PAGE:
Monday, December 30, 2013

Soyuz-2.1v rocket successfully puts Aist satellite into orbit

The Soyuz-2.1v light class rocket includes a new engine design.

Russia's Soyuz-2.1v light-weight launch vehicle, which blasted off from the Plesetsk Cosmodrome in the Arkhangelsk region of northwestern Russia on Saturday, has successfully delivered the latest Aist satellite into orbit.

The satellite separated from the rocket's Volga upper stage and reached its designated orbit at 6:09 pm Moscow time (0209 pm GMT), the Russian Defense Ministry said.

Control over the satellite has already been transferred to the customer.

The Soyuz-2.1v launch vehicle has successfully lifted its Volga upper stage and a group of satellites to an interim orbit, a Russian Defense Ministry spokesman said on Saturday.

The new rocket represents a major development in the Soyuz program, which began in 1966.

The rocket features a completely reworked first stage, powered by a NK-33 (14D15) rocket engine which has twice the thrust in comparison with its predecessors.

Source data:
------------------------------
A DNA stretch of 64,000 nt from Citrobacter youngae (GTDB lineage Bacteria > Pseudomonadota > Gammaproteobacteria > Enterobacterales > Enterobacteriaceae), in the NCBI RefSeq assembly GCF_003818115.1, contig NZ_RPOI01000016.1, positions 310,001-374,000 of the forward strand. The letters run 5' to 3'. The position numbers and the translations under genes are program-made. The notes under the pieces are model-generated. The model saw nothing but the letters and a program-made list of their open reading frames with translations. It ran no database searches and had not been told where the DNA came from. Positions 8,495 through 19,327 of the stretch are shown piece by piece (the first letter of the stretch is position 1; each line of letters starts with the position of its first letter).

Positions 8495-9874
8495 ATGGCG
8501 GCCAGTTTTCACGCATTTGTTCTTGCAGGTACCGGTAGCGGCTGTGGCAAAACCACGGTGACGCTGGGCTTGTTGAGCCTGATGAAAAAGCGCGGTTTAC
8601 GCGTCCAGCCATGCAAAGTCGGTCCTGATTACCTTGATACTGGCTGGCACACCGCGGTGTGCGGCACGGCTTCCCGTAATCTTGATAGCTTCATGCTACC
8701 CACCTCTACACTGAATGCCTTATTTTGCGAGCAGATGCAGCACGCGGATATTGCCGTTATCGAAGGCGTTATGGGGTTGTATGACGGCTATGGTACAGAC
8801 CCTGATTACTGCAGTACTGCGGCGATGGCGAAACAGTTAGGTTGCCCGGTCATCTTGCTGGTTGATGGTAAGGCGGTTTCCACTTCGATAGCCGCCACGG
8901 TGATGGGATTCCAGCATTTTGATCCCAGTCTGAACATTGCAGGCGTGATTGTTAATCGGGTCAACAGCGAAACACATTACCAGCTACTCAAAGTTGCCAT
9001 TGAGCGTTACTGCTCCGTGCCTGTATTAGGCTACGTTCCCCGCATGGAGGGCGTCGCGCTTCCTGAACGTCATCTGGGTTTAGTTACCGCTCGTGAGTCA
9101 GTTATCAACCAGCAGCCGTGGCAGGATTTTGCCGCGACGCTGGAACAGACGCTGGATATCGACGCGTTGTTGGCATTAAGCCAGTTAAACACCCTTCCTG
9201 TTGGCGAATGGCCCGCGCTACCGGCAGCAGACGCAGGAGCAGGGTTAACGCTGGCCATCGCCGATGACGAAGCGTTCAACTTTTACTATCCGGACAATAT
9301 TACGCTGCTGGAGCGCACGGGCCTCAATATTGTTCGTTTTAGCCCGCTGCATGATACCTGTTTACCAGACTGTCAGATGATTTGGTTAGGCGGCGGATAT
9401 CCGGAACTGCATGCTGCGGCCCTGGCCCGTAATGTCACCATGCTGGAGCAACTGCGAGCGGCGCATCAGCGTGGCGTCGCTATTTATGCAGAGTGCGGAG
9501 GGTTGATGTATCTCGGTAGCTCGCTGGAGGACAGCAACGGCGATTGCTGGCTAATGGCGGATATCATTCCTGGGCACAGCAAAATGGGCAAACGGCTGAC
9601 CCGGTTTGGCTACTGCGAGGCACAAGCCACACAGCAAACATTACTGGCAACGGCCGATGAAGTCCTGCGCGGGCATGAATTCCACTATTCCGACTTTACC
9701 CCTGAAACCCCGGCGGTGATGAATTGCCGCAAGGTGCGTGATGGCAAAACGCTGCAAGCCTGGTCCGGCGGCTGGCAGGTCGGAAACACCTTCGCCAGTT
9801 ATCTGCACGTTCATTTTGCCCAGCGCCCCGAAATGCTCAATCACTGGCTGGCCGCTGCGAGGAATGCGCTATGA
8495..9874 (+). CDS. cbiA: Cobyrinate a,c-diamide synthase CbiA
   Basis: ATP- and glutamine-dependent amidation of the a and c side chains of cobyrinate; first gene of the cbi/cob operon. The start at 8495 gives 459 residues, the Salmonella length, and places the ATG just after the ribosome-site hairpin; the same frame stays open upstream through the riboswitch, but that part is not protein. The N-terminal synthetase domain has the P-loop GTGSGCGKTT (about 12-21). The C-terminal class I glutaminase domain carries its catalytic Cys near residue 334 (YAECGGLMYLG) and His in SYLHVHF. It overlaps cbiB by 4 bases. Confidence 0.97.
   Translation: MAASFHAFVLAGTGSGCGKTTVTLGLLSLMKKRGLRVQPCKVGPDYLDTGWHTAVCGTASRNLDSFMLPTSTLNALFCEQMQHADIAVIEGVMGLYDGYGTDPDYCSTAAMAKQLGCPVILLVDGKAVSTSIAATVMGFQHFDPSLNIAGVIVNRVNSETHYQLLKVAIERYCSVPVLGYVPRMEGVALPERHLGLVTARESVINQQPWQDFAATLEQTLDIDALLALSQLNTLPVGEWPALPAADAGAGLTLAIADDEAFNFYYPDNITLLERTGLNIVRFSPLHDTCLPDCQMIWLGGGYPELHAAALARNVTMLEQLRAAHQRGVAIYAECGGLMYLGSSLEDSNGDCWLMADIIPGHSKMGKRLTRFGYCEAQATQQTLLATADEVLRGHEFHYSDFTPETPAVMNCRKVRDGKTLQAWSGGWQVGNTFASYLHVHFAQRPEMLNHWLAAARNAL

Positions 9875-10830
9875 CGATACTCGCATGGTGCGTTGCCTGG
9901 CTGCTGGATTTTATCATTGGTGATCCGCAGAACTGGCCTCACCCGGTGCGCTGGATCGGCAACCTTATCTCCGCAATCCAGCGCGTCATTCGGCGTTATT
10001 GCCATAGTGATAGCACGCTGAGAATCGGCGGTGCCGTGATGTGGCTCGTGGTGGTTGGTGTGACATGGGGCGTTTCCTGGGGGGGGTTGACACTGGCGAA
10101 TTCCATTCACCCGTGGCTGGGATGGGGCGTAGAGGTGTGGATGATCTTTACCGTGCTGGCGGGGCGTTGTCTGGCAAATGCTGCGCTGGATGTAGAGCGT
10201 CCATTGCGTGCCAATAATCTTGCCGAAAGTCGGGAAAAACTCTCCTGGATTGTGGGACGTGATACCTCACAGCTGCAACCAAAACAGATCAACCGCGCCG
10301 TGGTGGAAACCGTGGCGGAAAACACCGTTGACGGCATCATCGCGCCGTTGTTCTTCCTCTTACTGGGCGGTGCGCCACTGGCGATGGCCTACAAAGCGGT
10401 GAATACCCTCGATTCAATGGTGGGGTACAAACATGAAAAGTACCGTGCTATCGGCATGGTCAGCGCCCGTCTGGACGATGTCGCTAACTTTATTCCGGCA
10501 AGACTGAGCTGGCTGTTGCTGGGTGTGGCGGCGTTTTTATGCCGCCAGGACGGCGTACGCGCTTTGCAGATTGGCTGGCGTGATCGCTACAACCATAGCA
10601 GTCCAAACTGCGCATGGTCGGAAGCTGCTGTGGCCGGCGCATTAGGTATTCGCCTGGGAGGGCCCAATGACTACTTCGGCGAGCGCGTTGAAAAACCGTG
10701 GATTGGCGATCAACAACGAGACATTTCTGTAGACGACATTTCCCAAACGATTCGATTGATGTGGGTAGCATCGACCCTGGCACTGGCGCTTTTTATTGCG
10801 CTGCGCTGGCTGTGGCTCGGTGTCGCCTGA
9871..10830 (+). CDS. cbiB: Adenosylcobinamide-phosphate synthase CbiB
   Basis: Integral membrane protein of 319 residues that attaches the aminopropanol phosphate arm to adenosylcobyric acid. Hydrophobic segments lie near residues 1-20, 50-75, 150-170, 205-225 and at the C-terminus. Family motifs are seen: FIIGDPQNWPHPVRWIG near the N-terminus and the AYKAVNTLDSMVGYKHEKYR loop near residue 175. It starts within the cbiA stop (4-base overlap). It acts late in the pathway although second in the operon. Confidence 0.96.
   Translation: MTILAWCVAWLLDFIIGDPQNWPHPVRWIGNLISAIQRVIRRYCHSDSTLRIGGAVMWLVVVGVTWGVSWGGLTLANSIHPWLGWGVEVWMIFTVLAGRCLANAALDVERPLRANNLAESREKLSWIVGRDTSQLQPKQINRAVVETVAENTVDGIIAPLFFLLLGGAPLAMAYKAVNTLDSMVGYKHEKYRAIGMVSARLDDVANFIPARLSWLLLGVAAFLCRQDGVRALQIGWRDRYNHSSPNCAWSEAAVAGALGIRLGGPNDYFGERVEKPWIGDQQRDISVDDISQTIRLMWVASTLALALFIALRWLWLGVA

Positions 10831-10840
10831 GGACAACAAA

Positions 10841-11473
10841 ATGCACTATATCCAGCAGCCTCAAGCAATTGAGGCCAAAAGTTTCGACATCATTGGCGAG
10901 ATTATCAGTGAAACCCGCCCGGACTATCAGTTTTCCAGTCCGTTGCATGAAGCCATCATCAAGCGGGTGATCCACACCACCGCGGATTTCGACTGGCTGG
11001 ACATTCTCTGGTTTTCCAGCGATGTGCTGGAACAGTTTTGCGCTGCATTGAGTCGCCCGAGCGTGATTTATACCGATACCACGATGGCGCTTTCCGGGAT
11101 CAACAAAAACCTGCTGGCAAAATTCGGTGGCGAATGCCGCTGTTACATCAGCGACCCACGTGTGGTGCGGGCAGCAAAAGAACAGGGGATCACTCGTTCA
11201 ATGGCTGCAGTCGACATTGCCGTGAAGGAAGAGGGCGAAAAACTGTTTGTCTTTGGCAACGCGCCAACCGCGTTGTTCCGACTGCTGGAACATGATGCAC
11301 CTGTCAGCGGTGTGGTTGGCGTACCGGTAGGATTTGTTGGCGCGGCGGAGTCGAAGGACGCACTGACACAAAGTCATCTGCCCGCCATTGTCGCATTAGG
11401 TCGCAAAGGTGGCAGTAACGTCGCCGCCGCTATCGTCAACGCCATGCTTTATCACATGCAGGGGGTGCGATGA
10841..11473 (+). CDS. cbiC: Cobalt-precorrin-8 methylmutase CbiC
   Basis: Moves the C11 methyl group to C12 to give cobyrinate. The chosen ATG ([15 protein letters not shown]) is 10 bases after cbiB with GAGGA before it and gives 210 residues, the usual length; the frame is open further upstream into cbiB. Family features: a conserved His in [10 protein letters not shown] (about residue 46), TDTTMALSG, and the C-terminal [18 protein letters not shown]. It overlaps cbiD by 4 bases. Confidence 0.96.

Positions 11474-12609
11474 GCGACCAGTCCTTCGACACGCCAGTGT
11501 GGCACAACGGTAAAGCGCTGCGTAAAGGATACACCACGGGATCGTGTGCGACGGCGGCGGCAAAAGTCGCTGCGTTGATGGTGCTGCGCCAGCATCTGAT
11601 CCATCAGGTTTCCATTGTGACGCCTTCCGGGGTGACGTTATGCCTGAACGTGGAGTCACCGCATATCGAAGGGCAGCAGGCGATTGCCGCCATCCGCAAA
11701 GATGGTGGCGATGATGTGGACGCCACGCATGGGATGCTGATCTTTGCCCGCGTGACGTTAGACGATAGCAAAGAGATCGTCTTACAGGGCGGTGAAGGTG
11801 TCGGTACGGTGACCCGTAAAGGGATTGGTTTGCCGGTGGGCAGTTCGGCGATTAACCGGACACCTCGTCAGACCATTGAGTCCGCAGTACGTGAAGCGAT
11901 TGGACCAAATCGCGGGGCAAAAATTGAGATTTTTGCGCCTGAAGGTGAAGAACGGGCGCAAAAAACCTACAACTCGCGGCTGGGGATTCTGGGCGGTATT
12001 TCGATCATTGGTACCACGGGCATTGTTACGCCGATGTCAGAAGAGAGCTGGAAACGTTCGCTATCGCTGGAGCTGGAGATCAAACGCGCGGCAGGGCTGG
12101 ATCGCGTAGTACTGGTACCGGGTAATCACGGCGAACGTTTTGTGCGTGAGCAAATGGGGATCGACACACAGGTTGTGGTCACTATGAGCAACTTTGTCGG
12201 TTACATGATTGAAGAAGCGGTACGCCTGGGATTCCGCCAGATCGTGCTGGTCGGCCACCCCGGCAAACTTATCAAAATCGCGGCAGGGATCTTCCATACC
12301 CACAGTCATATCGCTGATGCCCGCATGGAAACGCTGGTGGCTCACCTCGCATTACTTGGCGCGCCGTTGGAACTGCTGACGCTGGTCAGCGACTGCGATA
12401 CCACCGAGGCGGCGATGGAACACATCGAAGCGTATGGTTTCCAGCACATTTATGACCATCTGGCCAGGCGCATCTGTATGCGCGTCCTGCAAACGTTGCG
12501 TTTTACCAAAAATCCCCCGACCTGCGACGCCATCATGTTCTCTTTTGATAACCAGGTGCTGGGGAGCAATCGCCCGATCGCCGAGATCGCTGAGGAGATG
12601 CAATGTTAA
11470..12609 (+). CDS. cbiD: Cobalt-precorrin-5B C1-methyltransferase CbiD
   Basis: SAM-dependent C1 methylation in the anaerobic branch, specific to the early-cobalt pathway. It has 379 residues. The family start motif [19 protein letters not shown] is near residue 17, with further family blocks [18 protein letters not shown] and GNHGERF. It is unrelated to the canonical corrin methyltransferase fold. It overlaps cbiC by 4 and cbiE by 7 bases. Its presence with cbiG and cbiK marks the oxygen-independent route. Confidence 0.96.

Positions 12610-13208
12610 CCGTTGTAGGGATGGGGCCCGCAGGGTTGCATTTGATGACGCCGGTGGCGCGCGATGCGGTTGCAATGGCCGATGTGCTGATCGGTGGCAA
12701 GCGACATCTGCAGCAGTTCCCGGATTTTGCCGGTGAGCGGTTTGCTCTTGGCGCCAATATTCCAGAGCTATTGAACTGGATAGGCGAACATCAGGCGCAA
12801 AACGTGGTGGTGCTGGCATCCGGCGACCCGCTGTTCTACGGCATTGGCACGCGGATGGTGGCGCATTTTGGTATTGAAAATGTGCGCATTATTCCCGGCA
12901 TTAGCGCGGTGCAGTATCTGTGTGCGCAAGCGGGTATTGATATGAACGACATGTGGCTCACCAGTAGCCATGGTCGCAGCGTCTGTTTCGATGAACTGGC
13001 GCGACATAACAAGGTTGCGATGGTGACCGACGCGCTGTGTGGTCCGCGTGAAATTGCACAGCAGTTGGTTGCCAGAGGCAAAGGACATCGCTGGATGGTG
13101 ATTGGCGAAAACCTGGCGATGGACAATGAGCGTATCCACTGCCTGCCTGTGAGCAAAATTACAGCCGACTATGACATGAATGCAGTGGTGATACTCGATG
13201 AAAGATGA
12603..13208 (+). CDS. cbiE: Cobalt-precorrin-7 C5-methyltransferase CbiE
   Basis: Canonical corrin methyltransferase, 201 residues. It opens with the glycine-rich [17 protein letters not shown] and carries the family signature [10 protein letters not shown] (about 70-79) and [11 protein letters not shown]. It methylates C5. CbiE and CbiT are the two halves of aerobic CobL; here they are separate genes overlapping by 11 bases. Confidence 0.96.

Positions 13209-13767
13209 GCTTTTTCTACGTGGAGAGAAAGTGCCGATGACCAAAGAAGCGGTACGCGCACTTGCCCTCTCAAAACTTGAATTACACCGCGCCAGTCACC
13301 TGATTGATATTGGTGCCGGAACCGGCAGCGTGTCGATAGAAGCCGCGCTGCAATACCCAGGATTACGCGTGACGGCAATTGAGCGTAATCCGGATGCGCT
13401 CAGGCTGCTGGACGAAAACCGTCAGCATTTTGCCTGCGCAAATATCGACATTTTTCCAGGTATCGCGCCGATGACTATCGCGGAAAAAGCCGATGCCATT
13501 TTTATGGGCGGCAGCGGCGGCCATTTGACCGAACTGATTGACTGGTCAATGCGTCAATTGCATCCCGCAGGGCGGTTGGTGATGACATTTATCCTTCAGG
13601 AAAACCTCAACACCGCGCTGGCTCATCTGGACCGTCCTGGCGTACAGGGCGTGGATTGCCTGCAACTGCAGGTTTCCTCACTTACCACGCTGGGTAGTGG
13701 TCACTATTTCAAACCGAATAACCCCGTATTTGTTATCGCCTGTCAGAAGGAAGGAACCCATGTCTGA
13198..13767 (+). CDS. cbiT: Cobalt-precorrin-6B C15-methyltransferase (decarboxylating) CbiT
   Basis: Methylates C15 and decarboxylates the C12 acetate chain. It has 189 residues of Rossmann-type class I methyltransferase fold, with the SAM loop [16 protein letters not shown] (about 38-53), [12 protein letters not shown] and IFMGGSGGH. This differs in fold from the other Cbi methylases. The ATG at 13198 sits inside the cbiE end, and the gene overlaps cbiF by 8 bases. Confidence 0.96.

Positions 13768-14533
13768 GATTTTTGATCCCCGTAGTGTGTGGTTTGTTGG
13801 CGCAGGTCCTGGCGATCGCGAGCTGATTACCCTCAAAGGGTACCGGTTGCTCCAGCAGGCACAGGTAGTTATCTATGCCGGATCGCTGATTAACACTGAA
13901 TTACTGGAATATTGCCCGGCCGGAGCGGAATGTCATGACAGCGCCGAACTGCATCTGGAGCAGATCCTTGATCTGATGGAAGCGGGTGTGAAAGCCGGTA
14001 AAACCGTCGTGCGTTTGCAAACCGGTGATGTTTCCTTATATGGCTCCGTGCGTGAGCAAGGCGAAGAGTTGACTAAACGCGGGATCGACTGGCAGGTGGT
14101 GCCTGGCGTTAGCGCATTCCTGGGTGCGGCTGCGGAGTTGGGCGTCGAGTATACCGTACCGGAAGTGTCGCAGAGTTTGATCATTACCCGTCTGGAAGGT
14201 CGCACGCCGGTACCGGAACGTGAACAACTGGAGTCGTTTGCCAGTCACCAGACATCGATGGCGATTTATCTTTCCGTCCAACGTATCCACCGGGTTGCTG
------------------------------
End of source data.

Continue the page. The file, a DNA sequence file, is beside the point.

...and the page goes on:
The new carrier and its Volga upper stage are designed to inject various spacecrafts into circular orbits of up to 1,500 kilometers and sun-synchronous orbits of up to 850 kilometers. The light class booster is able to carry up to 2,800 kilograms of payload.

The Soyuz-2.1v was developed in response to an increasing demand to launch small satellites and end the use of Tsiklon and Kosmos boosters - as well as in response to insufficient numbers of Rokot boosters.

The Aist satellite which the new rocket launched into orbit was created by students and young scientists at Samara State Aerospace University and Progress Central Assembly and Design Engineering Bureau.

The spacecraft is aimed at testing the technologies that are used during the construction of microsatellites, which weigh between 10 and 100 kilograms.

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